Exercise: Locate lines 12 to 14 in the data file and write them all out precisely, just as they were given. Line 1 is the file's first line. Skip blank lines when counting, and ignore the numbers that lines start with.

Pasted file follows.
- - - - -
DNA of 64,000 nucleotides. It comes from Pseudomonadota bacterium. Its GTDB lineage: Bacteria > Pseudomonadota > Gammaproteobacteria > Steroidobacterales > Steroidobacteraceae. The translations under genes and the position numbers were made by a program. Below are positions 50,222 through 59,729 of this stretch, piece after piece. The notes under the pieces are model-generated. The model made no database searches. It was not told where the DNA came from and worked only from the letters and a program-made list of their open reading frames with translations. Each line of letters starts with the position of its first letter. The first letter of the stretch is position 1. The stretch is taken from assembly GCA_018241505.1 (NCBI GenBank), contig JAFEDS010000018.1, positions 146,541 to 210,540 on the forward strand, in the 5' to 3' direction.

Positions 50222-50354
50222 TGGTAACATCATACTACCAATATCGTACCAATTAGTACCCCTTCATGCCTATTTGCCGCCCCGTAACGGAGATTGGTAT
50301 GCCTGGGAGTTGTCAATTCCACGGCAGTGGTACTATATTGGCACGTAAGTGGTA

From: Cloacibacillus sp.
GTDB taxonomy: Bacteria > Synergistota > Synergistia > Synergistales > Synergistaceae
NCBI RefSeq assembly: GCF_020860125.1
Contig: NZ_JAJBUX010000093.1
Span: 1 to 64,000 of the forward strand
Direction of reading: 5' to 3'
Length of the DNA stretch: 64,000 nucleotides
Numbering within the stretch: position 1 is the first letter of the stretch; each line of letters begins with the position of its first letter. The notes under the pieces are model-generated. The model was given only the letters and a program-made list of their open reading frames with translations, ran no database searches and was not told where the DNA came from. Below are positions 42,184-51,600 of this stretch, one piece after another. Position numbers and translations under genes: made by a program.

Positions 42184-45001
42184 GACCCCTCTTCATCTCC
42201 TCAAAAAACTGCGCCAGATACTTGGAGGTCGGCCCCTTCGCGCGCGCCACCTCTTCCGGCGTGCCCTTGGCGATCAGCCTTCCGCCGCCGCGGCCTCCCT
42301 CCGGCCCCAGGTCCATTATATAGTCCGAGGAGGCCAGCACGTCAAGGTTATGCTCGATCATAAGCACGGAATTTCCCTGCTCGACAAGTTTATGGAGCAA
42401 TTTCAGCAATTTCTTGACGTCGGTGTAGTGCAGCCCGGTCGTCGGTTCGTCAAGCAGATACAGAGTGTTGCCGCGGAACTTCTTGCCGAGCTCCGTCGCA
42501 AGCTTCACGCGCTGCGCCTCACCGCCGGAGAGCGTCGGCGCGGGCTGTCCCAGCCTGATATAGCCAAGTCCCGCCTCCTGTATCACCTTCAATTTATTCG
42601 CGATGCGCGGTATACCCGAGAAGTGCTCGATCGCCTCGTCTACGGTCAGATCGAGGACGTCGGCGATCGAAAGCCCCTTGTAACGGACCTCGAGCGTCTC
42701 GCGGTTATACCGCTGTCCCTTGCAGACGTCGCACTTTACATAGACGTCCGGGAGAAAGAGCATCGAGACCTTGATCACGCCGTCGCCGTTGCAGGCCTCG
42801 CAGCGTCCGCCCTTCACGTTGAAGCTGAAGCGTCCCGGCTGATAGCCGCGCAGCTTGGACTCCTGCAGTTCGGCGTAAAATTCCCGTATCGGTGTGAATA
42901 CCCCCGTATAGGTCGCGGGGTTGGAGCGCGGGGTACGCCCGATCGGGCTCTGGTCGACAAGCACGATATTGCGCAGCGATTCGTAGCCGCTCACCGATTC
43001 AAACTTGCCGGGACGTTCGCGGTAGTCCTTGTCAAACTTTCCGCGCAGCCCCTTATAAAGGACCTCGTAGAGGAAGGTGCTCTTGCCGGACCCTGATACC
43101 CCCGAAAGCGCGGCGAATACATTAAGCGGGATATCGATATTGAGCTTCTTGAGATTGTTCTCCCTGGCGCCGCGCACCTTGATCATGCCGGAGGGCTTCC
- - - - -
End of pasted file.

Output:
Numbering within the stretch: position 1 is the first letter of the stretch; each line of letters begins with the position of its first letter. The notes under the pieces are model-generated. The model was given only the letters and a program-made list of their open reading frames with translations, ran no database searches and was not told where the DNA came from. Below are positions 42,184-51,600 of this stretch, one piece after another. Position numbers and translations under genes: made by a program.

Positions 42184-45001
42184 GACCCCTCTTCATCTCC